An anal fissure is a small tear in the thin, moist tissue that lines the anus and may occur when you pass hard stools during a bowel movement. It can bleed and make bowel movements very painful. Sometimes the pain lasts for hours after you've gone to the bathroom.
An anal fissure is a small cut or tear in the lining of the anus. This causes pain and some bleeding during and after bowel movements. At times, the fissure can be deep enough to expose the muscle tissue underneath. Trauma or injury to the anal canal due to any of the following reasons may cause anal fissures:
Persons between the age of 20 and 40, both men and women, are likely to suffer from anal fissures. Certain medical conditions such as Crohn’s Disease, anal cancer, leukaemia, STDs and HIV may also suffer from anal fissures.
Signs & Symptoms:
The main symptom of anal fissures is pain during and following bowel movements. Other symptoms could be bleeding, itching, or a discharge that smells foul. You may notice a small lump of skin near the tear.
At Medcare, the doctor will diagnose an anal fissure during a visual exam. Further tests may be suggested in order to know whether there is any other underlying condition. This testing could be done by anoscopy or flexible sigmoidoscopy or colonoscopy.
Schedule a consultation at Medcare to know the best fissure treatment options for you and how to cure fissures permanently. Fissure treatment without surgery may include certain medications to be taken orally or applied locally. These help to reduce the pain and relax the anal sphincter. In some cases, Botox® injections are prescribed in order to paralyse the anal sphincter muscle and relax the spasm.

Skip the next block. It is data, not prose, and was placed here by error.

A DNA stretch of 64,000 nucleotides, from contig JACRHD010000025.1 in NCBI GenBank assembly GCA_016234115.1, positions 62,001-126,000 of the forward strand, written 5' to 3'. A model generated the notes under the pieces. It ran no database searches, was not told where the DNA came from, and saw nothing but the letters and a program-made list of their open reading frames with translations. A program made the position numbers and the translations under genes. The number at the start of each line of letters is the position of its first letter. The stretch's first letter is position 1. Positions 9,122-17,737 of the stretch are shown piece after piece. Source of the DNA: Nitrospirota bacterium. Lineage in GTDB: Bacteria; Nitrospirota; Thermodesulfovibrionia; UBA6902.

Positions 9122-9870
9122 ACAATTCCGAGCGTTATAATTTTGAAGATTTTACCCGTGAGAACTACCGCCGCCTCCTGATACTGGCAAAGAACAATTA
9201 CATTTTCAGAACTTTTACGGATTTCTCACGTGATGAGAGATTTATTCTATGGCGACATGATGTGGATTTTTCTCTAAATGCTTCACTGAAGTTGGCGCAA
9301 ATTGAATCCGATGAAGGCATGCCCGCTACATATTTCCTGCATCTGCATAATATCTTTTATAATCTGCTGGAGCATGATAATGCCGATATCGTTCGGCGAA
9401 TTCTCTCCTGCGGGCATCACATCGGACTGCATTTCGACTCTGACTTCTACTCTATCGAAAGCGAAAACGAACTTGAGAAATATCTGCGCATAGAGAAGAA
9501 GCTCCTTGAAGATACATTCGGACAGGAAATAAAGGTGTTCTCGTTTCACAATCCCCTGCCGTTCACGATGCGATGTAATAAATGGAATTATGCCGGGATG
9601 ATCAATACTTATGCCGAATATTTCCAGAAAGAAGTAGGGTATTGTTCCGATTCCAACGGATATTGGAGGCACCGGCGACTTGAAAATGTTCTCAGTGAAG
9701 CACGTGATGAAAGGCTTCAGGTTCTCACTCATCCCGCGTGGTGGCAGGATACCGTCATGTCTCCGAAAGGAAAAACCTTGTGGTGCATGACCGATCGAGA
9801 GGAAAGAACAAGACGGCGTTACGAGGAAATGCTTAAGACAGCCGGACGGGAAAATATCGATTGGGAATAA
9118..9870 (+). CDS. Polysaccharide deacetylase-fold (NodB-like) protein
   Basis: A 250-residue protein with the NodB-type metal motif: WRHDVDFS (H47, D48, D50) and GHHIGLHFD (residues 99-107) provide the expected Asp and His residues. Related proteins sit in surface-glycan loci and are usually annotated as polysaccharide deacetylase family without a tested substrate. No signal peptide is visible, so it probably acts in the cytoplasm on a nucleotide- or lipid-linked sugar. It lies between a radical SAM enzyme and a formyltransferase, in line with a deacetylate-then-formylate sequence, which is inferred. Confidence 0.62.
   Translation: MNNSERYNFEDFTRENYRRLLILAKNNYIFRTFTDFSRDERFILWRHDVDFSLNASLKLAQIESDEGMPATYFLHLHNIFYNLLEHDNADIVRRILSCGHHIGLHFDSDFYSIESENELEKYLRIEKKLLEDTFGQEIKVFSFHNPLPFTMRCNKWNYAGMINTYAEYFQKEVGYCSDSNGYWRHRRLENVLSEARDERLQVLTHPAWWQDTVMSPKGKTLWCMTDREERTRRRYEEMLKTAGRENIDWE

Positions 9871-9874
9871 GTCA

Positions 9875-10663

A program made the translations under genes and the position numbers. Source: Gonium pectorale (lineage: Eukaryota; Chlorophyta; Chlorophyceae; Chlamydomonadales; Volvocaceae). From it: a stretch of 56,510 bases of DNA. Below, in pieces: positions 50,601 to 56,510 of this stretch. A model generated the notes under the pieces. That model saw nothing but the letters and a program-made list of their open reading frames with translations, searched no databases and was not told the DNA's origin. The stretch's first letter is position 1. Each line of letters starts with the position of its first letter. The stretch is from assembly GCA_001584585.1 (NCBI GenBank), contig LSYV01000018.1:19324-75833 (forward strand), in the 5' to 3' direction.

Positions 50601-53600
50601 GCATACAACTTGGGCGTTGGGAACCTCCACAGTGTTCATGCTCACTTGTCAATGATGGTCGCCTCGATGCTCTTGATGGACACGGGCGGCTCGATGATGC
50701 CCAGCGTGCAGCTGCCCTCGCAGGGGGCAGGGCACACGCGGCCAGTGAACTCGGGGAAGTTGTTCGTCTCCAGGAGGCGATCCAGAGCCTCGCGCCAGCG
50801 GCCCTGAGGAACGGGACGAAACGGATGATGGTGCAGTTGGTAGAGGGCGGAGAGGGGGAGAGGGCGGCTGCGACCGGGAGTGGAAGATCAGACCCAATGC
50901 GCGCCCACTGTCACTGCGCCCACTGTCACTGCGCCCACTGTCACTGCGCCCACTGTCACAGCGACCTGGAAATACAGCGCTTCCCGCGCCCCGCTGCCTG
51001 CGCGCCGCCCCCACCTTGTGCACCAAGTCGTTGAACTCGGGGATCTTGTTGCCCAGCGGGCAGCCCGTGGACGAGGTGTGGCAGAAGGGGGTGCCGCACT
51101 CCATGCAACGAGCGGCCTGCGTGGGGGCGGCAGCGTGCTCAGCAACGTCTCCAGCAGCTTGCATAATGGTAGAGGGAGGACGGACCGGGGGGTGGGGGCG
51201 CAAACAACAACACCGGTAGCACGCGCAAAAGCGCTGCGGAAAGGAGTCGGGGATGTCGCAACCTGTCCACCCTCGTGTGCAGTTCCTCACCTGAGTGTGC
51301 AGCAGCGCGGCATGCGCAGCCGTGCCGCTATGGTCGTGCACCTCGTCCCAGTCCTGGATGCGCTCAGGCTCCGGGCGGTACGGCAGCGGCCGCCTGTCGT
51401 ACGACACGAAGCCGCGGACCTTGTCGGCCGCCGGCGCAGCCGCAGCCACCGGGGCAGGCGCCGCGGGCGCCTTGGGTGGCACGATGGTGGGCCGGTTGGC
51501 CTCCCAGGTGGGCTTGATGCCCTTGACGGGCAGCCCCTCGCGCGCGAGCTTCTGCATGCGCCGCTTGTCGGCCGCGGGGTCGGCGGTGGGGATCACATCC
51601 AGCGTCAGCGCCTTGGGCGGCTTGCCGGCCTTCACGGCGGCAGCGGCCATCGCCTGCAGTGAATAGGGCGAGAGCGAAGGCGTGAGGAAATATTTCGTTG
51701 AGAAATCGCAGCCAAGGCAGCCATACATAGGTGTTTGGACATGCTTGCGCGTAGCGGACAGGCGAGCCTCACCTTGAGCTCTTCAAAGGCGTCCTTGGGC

If you have a chronic anal fissure or if the symptoms are very severe, then your doctor may suggest surgery. The procedure is called lateral internal sphincterotomy (LIS). A small portion of the anal sphincter muscle is cut to reduce spasm and pain and promote healing.
Observe the signs that a fissure is healing and schedule follow up consultations as recommended.
A: Many of the precautions to prevent anal fissures are similar to the prevention of haemorrhoids. Eat plenty of fibre and drink enough water so you can avoid being constipated. Exercise regularly to keep your digestion moving and your weight under control. If you have the urge to have a bowel movement, don’t delay it.
A: Yes, for some people, anal fissures heal on their own within a few weeks. You should keep your stools soft by eating more fibre and drinking more fluids. Soaking in warm water for 10 to 20 minutes, several times a day, helps to relax the sphincter muscles and enables healing.
A: Botox® injections are used to treat chronic and acute anal fissures. These temporarily paralyse the sphincter muscle, relieve pain and encourage healing in 60% to 80% of patients.
A: You can resume work and get back to your routine a week or two after surgery for an anal fissure. However, if you opt for home therapy, fissures could take about four to six weeks to heal.
The first line of treatment usually recommended is home therapy. The most common recommendation involves dipping your buttocks in warm water for 20 minutes, twice or thrice a day to promote healing of the fissure.